Burgess claimed he didn’t know he was parking illegally at the train station because “everyone normally does it”. He acknowledged his error but was blown away that he wasn’t given a chance to change his ways to avoid further penalty.
'Terrible' signage: Motorists can push back
Slapping a motorist with repeat fines could have huge financial ramifications for someone who may have been innocently checking back and thinking there was no issue because there was no fine.
Some signage can also be flat-out illegible, which is a legitimate reason to appeal - if you have evidence.
Khoury said signage in NSW was particularly “terrible”, but on-the-spot fines gave motorists a chance to identify these issues and take photographic evidence.
“We see time and time again social media swamped with pictures of signs that simply don’t make sense. It’s quite staggering,” he said.
Why don't I get a fine on my windscreen?
Councils have justified the use of paperless tickets to reduce instances of them being damaged or lost in bad weather, as well as reducing abuse of enforcement officers.
“Parking officers need to make the effort and understand their job may not be a popular one but it’s important,” Khoury said.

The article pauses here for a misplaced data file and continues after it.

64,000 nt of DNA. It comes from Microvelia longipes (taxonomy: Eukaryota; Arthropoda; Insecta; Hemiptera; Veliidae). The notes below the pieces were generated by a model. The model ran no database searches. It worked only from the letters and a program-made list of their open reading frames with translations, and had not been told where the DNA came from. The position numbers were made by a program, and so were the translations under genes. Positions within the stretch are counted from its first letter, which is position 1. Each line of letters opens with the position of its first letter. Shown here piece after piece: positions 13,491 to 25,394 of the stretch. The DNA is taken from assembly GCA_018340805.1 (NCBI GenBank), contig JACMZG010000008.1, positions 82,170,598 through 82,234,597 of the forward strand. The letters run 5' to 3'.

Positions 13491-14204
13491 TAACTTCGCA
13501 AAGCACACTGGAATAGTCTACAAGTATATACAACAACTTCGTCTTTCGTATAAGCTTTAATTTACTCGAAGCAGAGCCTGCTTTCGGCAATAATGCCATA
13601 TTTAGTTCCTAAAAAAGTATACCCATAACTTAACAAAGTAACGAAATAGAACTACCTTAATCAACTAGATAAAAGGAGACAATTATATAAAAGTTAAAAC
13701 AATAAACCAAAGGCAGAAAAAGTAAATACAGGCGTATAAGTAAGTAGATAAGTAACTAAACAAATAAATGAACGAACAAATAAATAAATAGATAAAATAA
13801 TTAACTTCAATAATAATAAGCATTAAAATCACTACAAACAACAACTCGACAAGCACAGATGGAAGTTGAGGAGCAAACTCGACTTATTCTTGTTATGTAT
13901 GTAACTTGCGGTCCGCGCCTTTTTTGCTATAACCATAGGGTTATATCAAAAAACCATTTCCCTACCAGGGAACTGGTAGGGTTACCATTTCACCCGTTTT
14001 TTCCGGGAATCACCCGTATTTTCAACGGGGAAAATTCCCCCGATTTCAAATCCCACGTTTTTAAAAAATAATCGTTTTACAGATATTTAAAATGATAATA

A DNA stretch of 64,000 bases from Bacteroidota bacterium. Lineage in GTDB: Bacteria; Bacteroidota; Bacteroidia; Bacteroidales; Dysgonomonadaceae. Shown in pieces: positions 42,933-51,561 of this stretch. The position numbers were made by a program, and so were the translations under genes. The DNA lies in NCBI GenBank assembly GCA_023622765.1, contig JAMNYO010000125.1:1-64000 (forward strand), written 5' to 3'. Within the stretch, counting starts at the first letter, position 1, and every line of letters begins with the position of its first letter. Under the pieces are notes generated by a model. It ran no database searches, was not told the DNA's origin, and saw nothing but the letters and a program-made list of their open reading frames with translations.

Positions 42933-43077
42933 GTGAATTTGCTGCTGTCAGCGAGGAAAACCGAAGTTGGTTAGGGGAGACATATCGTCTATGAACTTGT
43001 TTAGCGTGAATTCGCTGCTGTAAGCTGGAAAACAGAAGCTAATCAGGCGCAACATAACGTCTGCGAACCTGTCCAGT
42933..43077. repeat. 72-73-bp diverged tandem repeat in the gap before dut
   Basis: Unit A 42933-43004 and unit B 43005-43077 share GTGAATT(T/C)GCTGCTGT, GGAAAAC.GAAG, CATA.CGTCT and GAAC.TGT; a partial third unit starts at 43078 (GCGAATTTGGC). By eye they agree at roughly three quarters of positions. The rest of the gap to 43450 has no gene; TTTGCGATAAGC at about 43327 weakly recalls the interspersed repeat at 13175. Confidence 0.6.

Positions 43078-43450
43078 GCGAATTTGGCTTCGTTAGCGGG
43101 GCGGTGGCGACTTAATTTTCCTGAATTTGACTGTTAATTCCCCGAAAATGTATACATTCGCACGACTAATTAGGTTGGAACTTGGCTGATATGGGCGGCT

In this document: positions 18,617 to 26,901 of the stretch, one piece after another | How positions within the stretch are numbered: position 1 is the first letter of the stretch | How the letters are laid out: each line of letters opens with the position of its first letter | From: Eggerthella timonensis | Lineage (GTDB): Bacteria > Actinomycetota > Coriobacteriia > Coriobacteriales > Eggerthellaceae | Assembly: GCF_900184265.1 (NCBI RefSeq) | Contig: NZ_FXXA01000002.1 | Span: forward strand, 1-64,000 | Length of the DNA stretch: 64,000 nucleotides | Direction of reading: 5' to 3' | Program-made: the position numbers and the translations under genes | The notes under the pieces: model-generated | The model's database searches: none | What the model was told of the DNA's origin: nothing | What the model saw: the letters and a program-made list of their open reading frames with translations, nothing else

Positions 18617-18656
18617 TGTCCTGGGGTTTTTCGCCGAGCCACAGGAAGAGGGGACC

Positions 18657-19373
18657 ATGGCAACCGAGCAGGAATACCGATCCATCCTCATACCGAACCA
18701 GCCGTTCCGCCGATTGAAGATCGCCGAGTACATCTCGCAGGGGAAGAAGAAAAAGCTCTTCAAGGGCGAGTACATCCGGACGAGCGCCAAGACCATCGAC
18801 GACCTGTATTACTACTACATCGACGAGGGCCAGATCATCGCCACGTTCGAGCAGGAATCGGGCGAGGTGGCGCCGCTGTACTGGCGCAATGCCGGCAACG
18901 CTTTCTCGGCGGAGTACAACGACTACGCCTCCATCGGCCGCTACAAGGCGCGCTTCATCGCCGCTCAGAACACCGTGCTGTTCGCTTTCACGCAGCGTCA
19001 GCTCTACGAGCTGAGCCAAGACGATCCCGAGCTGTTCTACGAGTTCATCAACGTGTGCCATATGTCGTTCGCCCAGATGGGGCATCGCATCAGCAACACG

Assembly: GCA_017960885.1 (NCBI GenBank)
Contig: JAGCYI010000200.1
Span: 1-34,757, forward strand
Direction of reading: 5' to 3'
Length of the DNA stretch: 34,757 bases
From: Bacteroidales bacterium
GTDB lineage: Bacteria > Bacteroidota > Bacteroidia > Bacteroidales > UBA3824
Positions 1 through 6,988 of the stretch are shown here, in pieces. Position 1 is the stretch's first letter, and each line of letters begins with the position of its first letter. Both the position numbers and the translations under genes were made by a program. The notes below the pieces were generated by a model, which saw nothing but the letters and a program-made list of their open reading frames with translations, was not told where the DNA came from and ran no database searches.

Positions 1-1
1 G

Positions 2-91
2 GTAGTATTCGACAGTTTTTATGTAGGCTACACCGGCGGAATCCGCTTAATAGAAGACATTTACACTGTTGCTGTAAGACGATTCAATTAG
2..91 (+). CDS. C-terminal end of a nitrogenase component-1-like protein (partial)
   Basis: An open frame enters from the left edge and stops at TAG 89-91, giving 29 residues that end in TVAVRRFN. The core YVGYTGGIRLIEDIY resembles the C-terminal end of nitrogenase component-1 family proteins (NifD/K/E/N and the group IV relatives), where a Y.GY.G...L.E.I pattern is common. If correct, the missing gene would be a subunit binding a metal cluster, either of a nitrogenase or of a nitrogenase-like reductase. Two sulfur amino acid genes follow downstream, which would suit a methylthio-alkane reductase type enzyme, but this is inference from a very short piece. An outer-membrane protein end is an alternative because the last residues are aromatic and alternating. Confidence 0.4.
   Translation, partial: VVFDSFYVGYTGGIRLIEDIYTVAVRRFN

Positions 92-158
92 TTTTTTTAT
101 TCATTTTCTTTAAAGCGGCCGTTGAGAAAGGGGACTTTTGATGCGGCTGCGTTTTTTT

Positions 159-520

“There’s no justification for anyone in the community becoming verbal to a parking officer but we still want there to be that transparency element and that’s what you get with on-the-spot fines.”
Those who overstay a time limit without reasonable cause, don’t pay the meter, or park illegally deserve to be booked to ensure more people have fair access to already-stretched parking, Khoury added.
Brisbane Council told Yahoo Finance reducing parking offences helped local businesses and argued that, with technological evolution, paper tickets had become “increasingly unnecessary”.
Ensuring the turnover of parking spaces helps local businesses. Discouraging people from parking in clearways is important because this behaviour can cause significant disruptions for thousands of other motorists.
Other councils, like Sydney’s Waverley Council, have flat-out rejected paperless tickets because the model was deemed unfair, with drivers less likely to learn from their mistakes.
“If a motorist does not see an infringement on their vehicle, they will not be aware they have done anything wrong and may continue to offend and incur multiple infringements before they receive the first one in the mail,” a Waverley Council spokesperson said.
If there are issues with mail-out times, drivers can have less time to pay, contest or access hardship options.
Parking for longer than permitted made up almost 3,000 of the 39,828 complaints Brisbane Council received in regards to illegal parking in the last financial year, with parking fines racking up $30,588,567 in revenue.
Parking on the footpath represented the most-complained-about act, followed by driveways being blocked and people being parked in No Standing zones.
Brisbane Council's motion for the government to change requirements for a paper ticket passed unanimously at the Local Government Association of Queensland's annual conference.
The Department of Transport and Main Roads told Yahoo Finance a request for a legislative change had not yet been received.
"Once received, it will be fully considered," a spokesperson said.